When the top soil and underground water flows downhill as one, this movement is called a “landslide”.
Also, when gob piles, or accumulated slag heaps, begin to collapse, this can endanger those around.
In order to prevent such disasters, this law was recorded with the objective of protecting the citizens.
The Ministry of Land, Infrastructure, Transport and Tourism was asked the Prefectural Governments their opinion and, because of disaster outbreaks, as well as the advantages and disadvantages for the public, certain regions have been named “landslide areas.”
In these regions, drainage, retaining walls, dams, and the like have been built to prevent natural disasters; and additionally, building construction, remodeling, and demolition, has a high probability of being restricted or completely outlawed.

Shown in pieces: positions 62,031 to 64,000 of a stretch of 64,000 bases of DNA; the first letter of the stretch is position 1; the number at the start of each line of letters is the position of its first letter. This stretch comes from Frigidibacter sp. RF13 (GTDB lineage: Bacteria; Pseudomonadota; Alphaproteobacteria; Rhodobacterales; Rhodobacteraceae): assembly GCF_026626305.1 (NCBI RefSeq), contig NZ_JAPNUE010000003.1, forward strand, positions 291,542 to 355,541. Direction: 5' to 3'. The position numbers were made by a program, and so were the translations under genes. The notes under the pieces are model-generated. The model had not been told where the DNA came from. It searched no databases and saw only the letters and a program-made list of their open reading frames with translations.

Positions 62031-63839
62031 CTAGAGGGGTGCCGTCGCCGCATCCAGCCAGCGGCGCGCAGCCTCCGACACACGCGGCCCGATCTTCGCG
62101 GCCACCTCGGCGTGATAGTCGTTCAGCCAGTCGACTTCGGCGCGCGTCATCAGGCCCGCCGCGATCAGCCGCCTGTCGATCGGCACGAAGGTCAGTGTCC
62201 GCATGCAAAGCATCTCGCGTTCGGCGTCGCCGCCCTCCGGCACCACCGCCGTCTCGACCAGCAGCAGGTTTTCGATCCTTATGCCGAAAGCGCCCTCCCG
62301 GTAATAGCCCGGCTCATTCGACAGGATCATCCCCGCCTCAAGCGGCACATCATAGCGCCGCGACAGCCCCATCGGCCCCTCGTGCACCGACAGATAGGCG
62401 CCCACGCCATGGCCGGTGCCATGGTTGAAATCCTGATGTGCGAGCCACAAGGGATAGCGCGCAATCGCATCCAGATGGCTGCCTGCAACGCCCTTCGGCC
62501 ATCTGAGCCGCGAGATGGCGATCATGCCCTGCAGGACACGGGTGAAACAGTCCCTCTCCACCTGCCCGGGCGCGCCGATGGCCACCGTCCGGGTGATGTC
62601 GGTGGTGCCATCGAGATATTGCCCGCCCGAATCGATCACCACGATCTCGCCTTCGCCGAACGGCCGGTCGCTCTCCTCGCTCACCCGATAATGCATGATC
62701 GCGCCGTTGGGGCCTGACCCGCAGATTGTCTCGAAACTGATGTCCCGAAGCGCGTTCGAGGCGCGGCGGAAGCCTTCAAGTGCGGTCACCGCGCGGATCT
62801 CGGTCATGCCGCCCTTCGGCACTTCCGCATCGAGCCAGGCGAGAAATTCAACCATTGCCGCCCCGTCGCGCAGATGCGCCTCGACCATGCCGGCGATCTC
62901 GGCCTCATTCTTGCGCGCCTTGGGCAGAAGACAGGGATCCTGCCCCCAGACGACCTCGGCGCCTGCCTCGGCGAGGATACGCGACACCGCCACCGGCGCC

During the construction of a PV power plant in one of these landslide areas, permission from the Prefectural Government doesn’t necessarily have granted,
but to build without notifying the government in one of these areas can indeed result in inhibition, for fear that construction would only promote a landslide.
Therefore, you may be ordered to stop building and return the land to its previous state. The burden of this cost would be yours to bear.
If it is determined that landslide prevention cannot be installed and that the land cannot be returned to normal, penal labor and a fine of up to 10,000 yen is possible.
When constructing a solar power plant and anything corresponding to the land, there are multiple applications and permissions that must first be obtained by the governing prefecture.
However, it is important to be fully cognizant of the laws and connecting details before building a PV power plant.
Next time, we will be introducing the Law for the Protection of Cultural Properties.